One of these popular TV commercials features some elementary-school kids saying surprising things about [Sega]: ‘Sega is so uncool,’‘PlayStation is a lot more fun,’ and so on. [Sega Director Eiichi] Yukawa, who happens to overhear the kids bad-mouthing his company, is upset by this; he then sees his day go from bad to worse until he hears a voice from nowhere telling him to get up and fight back.

I cannot think of an example of a game company running a commercial in the United States featuring children complaining that its products are uncool.

Former Sega head Seiichi Yukawa in the first of eight 1998 Sega Dreamcast commercials that he starred in.
Seiichi Yukawa as seen in the first of the eight Dreamcast commercials that he starred in.

Sega’s previous-generation console, the Sega Saturn, was released in 1994 in Japan and 1995 in the United States. While in the generation before that Sega had accomplished the impressive feat of nearly fighting Nintendo to a draw outside of Japan with the Sega Genesis (released in Japan in 1988 and the United States in 1989), the Saturn was viewed as a failure in the United States, where its sales lagged behind the generation leader, the Sony PlayStation, and the Nintendo 64. See the worldwide console sale statistics for generation 5 below:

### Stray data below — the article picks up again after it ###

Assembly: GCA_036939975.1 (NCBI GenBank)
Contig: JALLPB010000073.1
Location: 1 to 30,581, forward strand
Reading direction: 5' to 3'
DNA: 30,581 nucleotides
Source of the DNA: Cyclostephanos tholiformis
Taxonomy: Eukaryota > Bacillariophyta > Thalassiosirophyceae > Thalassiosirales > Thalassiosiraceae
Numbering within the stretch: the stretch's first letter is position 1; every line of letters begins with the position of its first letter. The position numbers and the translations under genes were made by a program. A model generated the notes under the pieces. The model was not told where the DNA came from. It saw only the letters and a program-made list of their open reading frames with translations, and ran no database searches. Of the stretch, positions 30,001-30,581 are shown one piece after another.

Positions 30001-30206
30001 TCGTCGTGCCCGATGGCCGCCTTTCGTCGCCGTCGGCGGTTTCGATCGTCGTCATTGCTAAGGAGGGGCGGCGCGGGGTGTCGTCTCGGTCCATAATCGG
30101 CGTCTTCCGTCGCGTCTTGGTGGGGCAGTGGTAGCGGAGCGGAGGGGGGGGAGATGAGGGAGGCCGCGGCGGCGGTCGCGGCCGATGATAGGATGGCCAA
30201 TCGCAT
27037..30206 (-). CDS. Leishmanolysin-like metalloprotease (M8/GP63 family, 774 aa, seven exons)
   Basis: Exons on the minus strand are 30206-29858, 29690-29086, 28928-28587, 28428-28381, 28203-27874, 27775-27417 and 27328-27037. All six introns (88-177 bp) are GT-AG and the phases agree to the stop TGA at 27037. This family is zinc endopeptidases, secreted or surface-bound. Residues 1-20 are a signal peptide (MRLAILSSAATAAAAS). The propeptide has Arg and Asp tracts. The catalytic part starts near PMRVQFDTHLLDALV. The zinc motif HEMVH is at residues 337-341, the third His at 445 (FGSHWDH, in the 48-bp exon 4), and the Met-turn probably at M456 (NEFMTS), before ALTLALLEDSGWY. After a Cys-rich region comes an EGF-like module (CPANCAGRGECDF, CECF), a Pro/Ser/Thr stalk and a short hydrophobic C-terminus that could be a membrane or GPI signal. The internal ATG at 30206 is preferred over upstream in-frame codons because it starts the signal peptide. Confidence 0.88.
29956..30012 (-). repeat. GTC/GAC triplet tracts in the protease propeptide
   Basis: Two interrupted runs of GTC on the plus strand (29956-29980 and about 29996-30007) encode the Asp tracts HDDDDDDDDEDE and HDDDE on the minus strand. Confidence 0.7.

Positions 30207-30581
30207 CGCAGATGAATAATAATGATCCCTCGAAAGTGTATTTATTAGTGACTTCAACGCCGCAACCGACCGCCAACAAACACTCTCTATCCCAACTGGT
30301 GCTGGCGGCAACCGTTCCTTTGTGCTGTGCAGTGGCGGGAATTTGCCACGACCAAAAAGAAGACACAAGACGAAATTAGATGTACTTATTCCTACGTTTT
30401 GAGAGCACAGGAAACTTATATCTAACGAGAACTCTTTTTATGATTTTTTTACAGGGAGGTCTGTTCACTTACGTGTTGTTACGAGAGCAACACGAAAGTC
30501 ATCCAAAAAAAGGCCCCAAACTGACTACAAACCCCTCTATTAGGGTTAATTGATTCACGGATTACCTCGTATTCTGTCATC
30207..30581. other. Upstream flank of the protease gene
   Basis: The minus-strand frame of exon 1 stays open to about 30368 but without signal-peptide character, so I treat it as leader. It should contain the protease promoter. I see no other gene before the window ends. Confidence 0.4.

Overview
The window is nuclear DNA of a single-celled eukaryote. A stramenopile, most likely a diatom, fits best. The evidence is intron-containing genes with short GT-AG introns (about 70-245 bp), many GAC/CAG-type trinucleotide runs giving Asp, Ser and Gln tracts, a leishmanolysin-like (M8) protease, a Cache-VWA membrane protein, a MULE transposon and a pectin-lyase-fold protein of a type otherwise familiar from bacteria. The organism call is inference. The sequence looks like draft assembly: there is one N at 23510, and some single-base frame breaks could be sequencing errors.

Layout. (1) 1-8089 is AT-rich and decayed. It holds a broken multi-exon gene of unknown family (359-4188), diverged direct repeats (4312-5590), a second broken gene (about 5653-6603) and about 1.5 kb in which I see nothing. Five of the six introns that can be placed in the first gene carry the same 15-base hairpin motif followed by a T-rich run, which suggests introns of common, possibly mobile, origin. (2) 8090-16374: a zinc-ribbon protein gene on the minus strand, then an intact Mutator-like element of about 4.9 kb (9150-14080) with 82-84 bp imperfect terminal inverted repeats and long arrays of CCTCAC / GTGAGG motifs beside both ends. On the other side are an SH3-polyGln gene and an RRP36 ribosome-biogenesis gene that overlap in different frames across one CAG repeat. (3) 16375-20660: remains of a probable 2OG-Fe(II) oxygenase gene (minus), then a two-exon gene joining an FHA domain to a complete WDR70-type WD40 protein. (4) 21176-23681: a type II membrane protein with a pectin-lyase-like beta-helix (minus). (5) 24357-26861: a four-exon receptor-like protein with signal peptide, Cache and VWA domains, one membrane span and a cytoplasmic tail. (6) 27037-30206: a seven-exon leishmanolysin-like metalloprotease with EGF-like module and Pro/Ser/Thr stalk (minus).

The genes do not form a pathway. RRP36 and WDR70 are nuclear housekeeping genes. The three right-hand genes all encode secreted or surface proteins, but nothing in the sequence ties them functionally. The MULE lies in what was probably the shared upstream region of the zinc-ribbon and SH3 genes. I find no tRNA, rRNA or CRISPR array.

• PlayStation (102.49 million)
  • Nintendo 64 (32.93 million)
  • Sega Saturn (9.26 million)

(Sadly for Dreamcast, it would sell 9.13 million units worldwide, coming in just behind the Saturn in the end.)

So, from an American perspective, Sega’s self-effacing ad would have made sense. However, there was one thing about the ad that struck me as intuitively odd. Saturn was unsuccessful outside of Japan. However, Saturn was significantly more successful in Japan, albeit still far behind PlayStation. See the Japan-only generation 5 statistics:

  • PlayStation (19.4 million)
  • Sega Saturn (5.8 million)
  • Nintendo 64 (5.5 million)

(I knew that Saturn was relatively successful in Japan (especially when compared to the United States), I did not know that it outsold the Nintendo 64 in Japan before I looked it up.)